Stewart Todd seeks to recover a proper understanding of eucharistia, by which he refers to the Great Prayer at the Communion Service. Todd affirms that the expression ‘“breaking of bread” may be [regarded as] the oldest designation of Christian worship’, with this presupposing and including eucharistia. However, Todd notes that by the early second century the term eucharistia has supplanted the “breaking of bread” as the accepted designation of the Christian Sunday act of worship, as evidenced in; the Didache, the Epistles of Ignatius and Justin Martyr’s Apology. Thereafter, Todd seeks to establish that the New Testament references to eucharistia and eucharistein reflect a quasi-liturgical usage, and draws particularly upon J.Jeremias, The Eucharistic Words of Jesus. Following on from this, Todd seeks to establish the ‘content of the early eucharistia’ and does so through an examination of ‘Our Lord’s own eucharistia’, on the assumption that the Last Supper was set in the context of a Passover meal. Thus, he contends that the primary emphasis in the prayers associated with Passover meal is that of ‘blessing’ in which there is a ‘recognition or anamnesis of the action of God’, with these prayers being ‘the embryo of later Eucharistic prayers’. This form of blessing, ‘and perhaps content’, is then carried over into Christian Eucharistic celebration. Therefore, Todd contends that ‘the eucharistia of the Church was in the nature of a grace or blessing [and]…was at the heart of the Eucharist’.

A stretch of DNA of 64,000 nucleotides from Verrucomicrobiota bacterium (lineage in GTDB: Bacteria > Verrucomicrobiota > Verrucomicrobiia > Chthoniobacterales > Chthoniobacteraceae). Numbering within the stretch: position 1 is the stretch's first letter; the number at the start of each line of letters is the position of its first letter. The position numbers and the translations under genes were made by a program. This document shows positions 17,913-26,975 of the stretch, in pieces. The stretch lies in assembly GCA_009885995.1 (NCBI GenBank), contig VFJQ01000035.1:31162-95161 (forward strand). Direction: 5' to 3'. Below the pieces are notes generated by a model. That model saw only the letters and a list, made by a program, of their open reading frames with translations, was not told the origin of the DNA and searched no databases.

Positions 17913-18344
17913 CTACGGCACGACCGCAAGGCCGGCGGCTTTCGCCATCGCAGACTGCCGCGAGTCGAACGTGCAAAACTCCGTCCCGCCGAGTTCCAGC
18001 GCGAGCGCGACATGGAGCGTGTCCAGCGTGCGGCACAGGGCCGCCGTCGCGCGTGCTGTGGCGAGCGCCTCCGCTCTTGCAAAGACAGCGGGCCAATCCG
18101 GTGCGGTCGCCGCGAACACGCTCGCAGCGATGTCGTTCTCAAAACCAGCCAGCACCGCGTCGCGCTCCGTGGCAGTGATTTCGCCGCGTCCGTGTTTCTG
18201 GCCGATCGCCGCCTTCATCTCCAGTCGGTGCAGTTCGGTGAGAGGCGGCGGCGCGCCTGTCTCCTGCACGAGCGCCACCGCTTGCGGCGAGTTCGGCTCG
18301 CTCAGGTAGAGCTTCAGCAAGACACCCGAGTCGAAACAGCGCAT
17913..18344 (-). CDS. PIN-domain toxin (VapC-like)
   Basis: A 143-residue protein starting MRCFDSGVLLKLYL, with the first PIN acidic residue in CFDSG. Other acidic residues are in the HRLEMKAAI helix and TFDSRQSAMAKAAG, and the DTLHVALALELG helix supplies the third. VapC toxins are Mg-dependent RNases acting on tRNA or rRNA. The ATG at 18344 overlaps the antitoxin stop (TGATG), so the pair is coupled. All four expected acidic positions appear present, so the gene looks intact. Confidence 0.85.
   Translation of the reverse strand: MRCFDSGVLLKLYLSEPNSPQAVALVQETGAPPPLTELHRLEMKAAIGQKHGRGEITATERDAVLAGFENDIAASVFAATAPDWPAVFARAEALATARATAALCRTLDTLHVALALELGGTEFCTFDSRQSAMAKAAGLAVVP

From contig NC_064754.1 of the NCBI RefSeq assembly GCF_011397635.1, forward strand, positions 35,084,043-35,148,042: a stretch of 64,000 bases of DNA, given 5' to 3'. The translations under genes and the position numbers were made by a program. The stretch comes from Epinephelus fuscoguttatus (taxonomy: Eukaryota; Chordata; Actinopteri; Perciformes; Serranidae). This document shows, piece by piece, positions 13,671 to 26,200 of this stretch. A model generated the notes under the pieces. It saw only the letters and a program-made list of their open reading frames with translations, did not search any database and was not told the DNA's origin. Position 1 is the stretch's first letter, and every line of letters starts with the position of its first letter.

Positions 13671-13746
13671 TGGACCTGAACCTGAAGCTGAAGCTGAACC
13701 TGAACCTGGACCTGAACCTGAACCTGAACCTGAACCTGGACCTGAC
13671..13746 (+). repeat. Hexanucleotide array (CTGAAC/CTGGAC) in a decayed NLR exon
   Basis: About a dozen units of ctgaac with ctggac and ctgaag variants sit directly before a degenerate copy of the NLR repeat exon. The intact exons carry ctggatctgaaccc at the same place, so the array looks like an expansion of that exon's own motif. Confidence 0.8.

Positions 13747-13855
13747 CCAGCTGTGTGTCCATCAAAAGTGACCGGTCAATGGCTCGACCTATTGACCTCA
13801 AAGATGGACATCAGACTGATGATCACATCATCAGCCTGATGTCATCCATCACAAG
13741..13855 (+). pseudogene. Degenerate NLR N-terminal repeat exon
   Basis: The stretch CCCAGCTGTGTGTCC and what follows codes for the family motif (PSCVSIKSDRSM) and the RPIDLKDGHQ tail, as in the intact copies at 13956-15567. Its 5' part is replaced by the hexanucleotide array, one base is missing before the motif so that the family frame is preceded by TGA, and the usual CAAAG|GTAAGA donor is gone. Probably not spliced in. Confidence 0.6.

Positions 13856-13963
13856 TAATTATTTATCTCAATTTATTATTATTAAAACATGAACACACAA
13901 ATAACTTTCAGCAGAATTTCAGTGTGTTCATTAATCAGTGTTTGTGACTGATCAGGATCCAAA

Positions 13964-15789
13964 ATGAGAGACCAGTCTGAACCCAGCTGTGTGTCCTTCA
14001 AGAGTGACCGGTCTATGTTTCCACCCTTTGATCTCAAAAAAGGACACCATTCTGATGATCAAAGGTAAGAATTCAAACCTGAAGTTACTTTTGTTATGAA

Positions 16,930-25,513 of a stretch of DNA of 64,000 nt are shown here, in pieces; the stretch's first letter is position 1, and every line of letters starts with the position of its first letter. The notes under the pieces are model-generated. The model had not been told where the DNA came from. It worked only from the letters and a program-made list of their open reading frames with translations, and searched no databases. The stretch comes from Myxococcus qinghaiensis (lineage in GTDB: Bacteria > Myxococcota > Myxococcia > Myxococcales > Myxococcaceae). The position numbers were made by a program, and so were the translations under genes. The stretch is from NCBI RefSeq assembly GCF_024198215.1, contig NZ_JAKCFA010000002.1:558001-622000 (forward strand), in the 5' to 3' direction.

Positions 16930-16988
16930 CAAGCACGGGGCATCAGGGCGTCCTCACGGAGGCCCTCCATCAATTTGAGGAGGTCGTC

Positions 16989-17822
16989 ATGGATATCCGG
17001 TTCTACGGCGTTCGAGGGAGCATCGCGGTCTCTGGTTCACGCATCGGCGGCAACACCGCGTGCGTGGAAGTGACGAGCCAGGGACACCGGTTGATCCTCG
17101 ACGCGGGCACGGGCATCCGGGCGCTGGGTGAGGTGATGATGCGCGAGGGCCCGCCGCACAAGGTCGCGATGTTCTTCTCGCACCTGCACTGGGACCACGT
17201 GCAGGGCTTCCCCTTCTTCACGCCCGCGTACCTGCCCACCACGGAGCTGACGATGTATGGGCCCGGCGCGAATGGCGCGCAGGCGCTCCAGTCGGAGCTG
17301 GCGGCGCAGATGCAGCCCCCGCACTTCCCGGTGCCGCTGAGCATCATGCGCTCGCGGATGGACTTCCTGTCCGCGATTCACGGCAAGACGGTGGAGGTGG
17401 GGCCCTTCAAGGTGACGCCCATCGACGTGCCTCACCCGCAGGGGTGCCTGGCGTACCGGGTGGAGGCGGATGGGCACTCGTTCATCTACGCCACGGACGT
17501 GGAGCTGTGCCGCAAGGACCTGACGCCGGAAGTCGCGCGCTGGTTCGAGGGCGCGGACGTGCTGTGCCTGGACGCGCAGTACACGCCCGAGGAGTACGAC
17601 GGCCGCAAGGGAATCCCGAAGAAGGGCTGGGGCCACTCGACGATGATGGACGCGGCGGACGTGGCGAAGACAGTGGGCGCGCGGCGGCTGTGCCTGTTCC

Volume 01, Number 02 Nov 1971, p34